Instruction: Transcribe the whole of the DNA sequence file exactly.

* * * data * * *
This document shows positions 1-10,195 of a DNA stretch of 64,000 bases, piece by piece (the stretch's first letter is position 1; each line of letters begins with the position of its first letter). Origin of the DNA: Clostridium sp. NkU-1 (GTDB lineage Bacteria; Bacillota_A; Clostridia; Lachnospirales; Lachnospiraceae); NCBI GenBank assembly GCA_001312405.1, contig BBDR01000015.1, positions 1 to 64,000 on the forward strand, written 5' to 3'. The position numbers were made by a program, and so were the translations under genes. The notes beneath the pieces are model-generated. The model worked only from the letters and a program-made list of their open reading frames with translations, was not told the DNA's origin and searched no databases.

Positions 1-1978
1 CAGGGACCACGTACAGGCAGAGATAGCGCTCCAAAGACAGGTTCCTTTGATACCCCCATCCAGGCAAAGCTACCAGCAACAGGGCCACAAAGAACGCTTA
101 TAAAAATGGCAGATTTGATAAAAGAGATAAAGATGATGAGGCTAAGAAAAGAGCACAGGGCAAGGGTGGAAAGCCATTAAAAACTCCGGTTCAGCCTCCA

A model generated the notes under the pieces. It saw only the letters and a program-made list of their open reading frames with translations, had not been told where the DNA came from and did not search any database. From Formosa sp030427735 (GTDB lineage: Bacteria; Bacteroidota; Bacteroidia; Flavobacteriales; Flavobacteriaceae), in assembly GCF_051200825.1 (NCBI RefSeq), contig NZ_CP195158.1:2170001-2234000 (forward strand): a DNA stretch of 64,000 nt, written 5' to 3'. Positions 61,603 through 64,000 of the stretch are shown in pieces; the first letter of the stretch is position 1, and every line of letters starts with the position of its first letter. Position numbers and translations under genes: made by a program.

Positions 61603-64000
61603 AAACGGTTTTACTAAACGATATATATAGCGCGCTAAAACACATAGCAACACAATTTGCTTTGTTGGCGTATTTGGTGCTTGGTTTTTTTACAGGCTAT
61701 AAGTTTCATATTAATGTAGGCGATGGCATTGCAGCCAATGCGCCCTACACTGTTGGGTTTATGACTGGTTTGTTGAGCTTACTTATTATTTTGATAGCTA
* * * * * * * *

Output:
This document shows positions 1-10,195 of a DNA stretch of 64,000 bases, piece by piece (the stretch's first letter is position 1; each line of letters begins with the position of its first letter). Origin of the DNA: Clostridium sp. NkU-1 (GTDB lineage Bacteria; Bacillota_A; Clostridia; Lachnospirales; Lachnospiraceae); NCBI GenBank assembly GCA_001312405.1, contig BBDR01000015.1, positions 1 to 64,000 on the forward strand, written 5' to 3'. The position numbers were made by a program, and so were the translations under genes. The notes beneath the pieces are model-generated. The model worked only from the letters and a program-made list of their open reading frames with translations, was not told the DNA's origin and searched no databases.

Positions 1-1978
1 CAGGGACCACGTACAGGCAGAGATAGCGCTCCAAAGACAGGTTCCTTTGATACCCCCATCCAGGCAAAGCTACCAGCAACAGGGCCACAAAGAACGCTTA
101 TAAAAATGGCAGATTTGATAAAAGAGATAAAGATGATGAGGCTAAGAAAAGAGCACAGGGCAAGGGTGGAAAGCCATTAAAAACTCCGGTTCAGCCTCCA

A model generated the notes under the pieces. It saw only the letters and a program-made list of their open reading frames with translations, had not been told where the DNA came from and did not search any database. From Formosa sp030427735 (GTDB lineage: Bacteria; Bacteroidota; Bacteroidia; Flavobacteriales; Flavobacteriaceae), in assembly GCF_051200825.1 (NCBI RefSeq), contig NZ_CP195158.1:2170001-2234000 (forward strand): a DNA stretch of 64,000 nt, written 5' to 3'. Positions 61,603 through 64,000 of the stretch are shown in pieces; the first letter of the stretch is position 1, and every line of letters starts with the position of its first letter. Position numbers and translations under genes: made by a program.

Positions 61603-64000
61603 AAACGGTTTTACTAAACGATATATATAGCGCGCTAAAACACATAGCAACACAATTTGCTTTGTTGGCGTATTTGGTGCTTGGTTTTTTTACAGGCTAT
61701 AAGTTTCATATTAATGTAGGCGATGGCATTGCAGCCAATGCGCCCTACACTGTTGGGTTTATGACTGGTTTGTTGAGCTTACTTATTATTTTGATAGCTA